Attenuation is the process of storing water on a site and slowly releasing it in a controlled way, either into the ground, to a surface water drain or a watercourse. This reduces how fast rainfall runs off a site, thereby reducing flood risk.


An area of land where surface water from rain, melting snow or ice converges to a single point at a lower elevation, usually a watercourse.

Catchment Flood Management Plan

A high-level planning strategy through which the Environment Agency works with their key decision makers within a river catchment to identify and agree policies to secure the long-term sustainable management of flood risk.

Close proximity

Where it is reasonable to assume that the affected properties were flooded from the same source (or a combination of sources, such as surface water and groundwater acting together).


A culvert is a structure or pipe that allows water to flow underground in order to avoid an obstruction, such as a road or railway. Historically, culverts have even been used to divert watercourses under new housing developments. Culverts can take a number of forms, such as plastic pipes, brick-lined tunnels or concrete structures, and may be used to form a bridge-like structure to carry traffic. Generally, where culverts form part of a watercourse, they will be the responsibility of the Riparian Owner to maintain.


Designation is a form of legal protection reserved for key structures or features that are privately owned and maintained and that contribute to the management of flood risk. The aim of designation is to ensure that the owners do not inadvertently alter these structures and potentially increase flood risk to themselves, their neighbours and the wider community. A designation is a legally binding notice served on the owner of the structure or feature. It is also a local land charge meaning that the designation will carry onto successive owners or occupiers of the land.

Flood Asset

Flood Assets are any structures or features that could have an effect on flood risk. These could be pumping stations, flood defence banks and walls, weirs, culverts and pipes, ditches and drains.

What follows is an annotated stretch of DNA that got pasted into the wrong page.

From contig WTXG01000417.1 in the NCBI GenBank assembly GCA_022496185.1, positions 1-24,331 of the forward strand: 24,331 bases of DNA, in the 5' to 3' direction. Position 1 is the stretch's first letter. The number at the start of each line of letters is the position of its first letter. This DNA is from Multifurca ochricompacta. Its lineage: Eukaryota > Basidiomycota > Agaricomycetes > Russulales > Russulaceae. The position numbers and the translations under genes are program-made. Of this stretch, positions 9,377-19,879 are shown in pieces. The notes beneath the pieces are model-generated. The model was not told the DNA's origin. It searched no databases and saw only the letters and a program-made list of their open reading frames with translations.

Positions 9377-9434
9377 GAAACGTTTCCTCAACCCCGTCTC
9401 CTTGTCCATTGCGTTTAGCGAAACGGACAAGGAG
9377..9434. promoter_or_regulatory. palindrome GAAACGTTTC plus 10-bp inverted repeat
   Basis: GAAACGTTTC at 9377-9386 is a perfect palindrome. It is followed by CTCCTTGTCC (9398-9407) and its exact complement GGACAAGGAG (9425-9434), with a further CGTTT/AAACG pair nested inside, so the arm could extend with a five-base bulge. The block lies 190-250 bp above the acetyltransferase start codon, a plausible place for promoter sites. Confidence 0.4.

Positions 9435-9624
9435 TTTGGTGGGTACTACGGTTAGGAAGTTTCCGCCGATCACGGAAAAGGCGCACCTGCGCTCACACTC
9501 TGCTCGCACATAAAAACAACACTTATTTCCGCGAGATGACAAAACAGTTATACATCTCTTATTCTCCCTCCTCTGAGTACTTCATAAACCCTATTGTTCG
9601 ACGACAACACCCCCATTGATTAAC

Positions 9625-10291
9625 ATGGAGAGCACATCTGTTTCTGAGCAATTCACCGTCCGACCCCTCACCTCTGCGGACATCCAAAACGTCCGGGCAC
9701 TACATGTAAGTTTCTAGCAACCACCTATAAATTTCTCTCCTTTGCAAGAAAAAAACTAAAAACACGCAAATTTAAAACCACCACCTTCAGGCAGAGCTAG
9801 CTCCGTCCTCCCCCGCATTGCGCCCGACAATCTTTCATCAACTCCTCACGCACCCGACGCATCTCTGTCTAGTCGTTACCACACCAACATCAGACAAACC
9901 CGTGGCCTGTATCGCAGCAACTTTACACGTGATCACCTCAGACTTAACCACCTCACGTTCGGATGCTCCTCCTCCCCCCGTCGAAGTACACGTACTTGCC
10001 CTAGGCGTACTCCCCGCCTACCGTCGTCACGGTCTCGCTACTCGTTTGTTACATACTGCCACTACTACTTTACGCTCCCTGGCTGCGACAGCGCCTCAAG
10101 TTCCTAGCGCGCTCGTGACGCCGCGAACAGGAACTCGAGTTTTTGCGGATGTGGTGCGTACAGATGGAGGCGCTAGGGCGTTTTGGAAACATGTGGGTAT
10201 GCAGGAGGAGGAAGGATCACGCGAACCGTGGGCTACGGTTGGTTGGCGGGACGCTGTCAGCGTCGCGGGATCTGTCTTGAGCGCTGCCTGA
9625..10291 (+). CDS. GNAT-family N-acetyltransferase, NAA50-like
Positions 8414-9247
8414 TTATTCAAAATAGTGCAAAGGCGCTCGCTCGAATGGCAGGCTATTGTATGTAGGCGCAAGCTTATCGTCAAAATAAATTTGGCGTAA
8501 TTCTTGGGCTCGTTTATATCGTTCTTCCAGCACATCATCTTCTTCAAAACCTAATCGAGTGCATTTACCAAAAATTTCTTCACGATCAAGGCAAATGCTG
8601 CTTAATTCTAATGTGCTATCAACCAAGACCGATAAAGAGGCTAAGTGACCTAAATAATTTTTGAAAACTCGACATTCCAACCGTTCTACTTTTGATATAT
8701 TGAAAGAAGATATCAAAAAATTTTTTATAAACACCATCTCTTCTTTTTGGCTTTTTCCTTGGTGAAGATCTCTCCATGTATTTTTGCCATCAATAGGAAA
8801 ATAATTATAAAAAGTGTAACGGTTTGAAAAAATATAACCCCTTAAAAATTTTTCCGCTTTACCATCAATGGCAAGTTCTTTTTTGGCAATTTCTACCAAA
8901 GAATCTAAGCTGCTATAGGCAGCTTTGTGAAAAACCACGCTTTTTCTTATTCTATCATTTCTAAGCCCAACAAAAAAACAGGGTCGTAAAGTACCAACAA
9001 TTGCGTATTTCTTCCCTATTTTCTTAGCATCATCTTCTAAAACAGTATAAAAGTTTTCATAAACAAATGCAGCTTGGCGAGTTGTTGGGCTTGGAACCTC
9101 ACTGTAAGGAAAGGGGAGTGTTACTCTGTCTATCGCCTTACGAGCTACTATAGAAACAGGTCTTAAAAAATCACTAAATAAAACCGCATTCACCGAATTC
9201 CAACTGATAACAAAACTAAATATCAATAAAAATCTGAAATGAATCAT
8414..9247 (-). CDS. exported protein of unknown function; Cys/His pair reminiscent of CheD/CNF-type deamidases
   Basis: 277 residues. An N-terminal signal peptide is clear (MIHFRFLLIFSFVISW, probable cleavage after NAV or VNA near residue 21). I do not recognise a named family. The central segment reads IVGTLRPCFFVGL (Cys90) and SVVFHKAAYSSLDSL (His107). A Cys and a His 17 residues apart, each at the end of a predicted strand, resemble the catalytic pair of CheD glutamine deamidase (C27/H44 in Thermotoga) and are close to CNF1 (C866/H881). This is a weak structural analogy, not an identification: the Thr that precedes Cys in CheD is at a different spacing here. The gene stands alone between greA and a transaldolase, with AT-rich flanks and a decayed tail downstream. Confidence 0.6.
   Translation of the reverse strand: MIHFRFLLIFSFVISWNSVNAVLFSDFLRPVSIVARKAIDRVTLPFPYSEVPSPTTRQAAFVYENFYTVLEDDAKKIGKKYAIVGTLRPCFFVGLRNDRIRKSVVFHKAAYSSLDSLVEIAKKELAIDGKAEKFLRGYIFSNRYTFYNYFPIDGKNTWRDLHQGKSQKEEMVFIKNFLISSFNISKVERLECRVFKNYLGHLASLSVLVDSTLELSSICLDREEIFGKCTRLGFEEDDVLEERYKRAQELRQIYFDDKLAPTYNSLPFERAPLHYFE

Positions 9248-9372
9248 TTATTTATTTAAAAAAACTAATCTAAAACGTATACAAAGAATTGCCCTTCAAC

Flood Defence

Infrastructure used to protect an area against floods such as floodwalls and embankments; they are designed to a specific standard of protection.

Flood Resilience

Actions taken which allow the entry of flood water through a property, but enable swift recovery after the flood event. Flood resilience measures may include (among others) flood-resistant construction materials, raised electricity sockets and water-resistant flooring.

Flood Resistance

Actions taken to prevent the entry of flood water to a property. Flood resistance measures may include flood barriers placed over doorways.

Flood Risk Management Authority

Includes the Environment Agency, a lead local flood authority, a district council for an area for which there is no unitary authority, an internal drainage board, a water company and a highway authority.

Flood Zones

Nationally consistent boundary of ‘high’ and ‘medium’ flood risk, published on a quarterly basis by the Environment Agency. These can be viewed on our Flood Risk Map under the Flood Map for Planning.


The processes associated with rivers and streams and the deposits and landforms created by them.

Internal Drainage Board

An Internal Drainage Board (IDB) is a local public authority established in areas of special drainage need in England and Wales. They have permissive powers to manage water levels within their respective drainage districts. IDBs undertake works to reduce flood risk to people and property and manage water levels to meet local needs.

Internal flooding

Where floodwater has crossed the threshold of a commercial or residential building.